Tare and Load markings, when obligatory?

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jon price
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Tare and Load markings, when obligatory?

Postby jon price » Thu Apr 07, 2016 10:11 am

I have seen photos of fully painted new wagons at the turn of the century (19th) lacking either the "Load X Tons" marking, or both the load and the tare markings. Anybody know when (if) it became a requirement for wagons to carry these markings?

martin goodall
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Re: Tare and Load markings, when obligatory?

Postby martin goodall » Thu Apr 07, 2016 11:10 am

I don't know the precise answer to Jon's question (i.e. date of introduction of any formal requirement) , but I am aware that newly built wagons were sometimes photographed in the works before the tare weight had been painted on the wagon. I can think of some LMS wagons photographed in this way before the tare weights had been painted on them.

The tare weight varied from one vehicle to another, even if built to an identical design using the same materials, so each one had to be weighed individually on a weighbridge before the tare weight could then be recorded on the vehicle.

There was a simple practical reason for wanting to know the precise tare weight of each wagon, because this would enable a loaded wagon to be weighed on a weighbridge, and the weight of the load could then be ascertained by deducting the tare weight of the wagon. The same applies even today for HGVs. This relates to charging for loads by weight, rather than for any specific legal requirement.

I would guess that a requirement to show the authorised maximum loading of the wagon was introduced (whether under the auspices of the RCH or as the result of requirements imposed by the Board of Trade/ Railway Inspectorate) as a safety measure to prevent the overloading of wagons. The tare weight of the wagon would also be a necessary element in checking the weight of the load for this purpose. Notwithstanding this, where coal wagons were concerned overloading seemed to be a common practice, even where the authorised loading was clearly shown on the wagon.

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Noel
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Re: Tare and Load markings, when obligatory?

Postby Noel » Thu Apr 07, 2016 5:38 pm

Some 19th century GW wagons carried small cast plates on which the load and tare were shown, sometimes placed on the solebar, so there were no painted on weights. Other companies may have used similar plates, I don't know. Non-traffic vehicles [e.g. weighing machine vans] did not carry load markings, although they might have the tare weight shown. Some private owners also used cast plates, rather than painted on details, particularly on tanks, to show the owner's name and address; such plates could also carry the capacity of the vehicle and its tare.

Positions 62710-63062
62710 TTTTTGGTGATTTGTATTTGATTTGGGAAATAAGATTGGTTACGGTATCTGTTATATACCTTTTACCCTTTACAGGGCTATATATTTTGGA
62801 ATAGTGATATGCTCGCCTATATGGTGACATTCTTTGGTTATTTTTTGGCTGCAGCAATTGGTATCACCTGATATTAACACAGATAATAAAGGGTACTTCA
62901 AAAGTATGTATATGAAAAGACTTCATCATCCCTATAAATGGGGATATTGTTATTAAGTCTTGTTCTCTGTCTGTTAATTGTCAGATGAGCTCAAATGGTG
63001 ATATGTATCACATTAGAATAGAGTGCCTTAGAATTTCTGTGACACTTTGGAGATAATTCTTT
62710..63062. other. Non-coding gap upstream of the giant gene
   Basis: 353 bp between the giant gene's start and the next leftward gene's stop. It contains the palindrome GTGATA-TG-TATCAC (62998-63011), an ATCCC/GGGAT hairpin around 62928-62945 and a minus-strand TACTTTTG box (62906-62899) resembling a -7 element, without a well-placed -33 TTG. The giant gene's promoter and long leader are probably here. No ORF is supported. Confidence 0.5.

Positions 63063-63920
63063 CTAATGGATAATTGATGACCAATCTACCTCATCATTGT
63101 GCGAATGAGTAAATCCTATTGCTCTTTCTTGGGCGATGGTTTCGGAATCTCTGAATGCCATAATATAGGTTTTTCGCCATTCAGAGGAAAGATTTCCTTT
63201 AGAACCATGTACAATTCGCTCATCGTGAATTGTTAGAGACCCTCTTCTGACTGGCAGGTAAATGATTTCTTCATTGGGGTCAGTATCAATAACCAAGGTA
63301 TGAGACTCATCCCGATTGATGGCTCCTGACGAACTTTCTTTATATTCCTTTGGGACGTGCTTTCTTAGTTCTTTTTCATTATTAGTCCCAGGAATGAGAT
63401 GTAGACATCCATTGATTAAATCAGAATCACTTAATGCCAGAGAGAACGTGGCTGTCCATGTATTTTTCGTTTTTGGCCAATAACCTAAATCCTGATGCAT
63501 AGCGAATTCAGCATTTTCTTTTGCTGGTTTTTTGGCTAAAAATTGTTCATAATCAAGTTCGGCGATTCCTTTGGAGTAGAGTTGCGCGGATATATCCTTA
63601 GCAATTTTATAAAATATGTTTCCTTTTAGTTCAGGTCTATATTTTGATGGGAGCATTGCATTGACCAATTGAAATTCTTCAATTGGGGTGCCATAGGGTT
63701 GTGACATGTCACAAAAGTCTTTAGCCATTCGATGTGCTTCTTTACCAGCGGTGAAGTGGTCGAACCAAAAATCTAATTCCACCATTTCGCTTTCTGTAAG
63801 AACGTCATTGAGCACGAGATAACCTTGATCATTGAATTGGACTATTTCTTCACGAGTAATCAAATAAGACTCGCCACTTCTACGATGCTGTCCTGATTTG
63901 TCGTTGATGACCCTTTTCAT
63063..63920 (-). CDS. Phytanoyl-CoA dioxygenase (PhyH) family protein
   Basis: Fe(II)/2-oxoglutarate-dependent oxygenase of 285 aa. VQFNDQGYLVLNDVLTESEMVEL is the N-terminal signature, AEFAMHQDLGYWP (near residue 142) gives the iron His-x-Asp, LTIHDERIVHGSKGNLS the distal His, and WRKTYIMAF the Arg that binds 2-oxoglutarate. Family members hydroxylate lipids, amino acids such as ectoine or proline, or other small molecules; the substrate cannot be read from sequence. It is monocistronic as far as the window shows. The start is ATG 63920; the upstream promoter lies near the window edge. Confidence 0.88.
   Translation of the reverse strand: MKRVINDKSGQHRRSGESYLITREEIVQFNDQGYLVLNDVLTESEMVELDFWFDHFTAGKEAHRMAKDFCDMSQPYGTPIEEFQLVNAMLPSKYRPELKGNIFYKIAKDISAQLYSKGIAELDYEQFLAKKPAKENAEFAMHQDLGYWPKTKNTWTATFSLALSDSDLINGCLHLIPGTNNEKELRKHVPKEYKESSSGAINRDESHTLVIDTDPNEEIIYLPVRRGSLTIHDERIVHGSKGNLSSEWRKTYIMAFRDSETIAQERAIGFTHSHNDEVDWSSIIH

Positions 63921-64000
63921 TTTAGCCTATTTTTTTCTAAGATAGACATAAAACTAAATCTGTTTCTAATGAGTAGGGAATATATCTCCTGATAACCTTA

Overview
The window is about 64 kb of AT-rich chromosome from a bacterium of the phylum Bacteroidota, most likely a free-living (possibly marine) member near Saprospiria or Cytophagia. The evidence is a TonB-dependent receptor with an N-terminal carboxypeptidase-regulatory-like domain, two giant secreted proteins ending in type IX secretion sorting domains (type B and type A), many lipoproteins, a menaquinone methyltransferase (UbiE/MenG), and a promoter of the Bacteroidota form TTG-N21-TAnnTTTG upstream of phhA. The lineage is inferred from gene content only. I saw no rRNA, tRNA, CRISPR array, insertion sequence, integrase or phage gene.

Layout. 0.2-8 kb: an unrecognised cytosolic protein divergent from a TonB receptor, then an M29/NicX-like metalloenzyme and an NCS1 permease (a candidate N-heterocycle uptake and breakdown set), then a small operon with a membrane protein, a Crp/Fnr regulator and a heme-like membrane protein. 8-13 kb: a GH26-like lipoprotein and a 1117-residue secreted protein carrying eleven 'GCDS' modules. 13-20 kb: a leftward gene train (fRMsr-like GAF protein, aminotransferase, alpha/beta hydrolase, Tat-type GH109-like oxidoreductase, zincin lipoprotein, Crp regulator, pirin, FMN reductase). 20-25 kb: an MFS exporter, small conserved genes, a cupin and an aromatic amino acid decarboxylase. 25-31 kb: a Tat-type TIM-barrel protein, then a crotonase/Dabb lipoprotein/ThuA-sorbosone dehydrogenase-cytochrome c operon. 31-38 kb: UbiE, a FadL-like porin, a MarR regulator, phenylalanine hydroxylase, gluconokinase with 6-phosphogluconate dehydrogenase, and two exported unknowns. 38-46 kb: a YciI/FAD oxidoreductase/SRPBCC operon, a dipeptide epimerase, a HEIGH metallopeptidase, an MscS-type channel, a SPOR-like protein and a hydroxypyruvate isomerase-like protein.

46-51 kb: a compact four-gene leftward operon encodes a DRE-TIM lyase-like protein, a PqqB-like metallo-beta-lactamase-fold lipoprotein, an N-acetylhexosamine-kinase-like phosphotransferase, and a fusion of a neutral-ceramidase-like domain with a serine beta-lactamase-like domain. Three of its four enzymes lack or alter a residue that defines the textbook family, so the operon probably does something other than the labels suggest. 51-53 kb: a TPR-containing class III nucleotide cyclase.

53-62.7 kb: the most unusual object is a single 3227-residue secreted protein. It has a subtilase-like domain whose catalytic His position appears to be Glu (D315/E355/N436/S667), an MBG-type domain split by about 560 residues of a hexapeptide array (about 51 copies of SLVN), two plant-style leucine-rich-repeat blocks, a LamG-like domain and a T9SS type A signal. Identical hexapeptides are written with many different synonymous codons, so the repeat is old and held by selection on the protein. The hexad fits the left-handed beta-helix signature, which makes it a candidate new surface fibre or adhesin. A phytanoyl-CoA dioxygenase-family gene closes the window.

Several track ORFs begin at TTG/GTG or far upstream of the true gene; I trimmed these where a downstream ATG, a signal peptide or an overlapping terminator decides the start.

Noel

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jon price
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Re: Tare and Load markings, when obligatory?

Postby jon price » Thu Apr 07, 2016 5:57 pm

Thanks for this info and suggestions. I'll look to see if I can spot plates in the photos.

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Guy Rixon
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Re: Tare and Load markings, when obligatory?

Postby Guy Rixon » Fri Apr 08, 2016 8:16 am

In a recent thread on Rmweb (http://www.rmweb.co.uk/community/index.php?/topic/83119-wagons-to-carry-1000-tare-640-what-does-it-all-mean/), two railwaymen stated that wagons were weighed empty and full when an accurate measure of the load was needed; the tare weight written on the wagon was not used. If it wasn't used, was it mandatory?

Conversely, the regulations for this century (http://www.otif.org/otif/_epdf/dir_tech_adm_2006/07_2006_A_94-03_4.2006_e.pdf) do require tare weight to be shown, at least those that travel internationally.

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Noel
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Re: Tare and Load markings, when obligatory?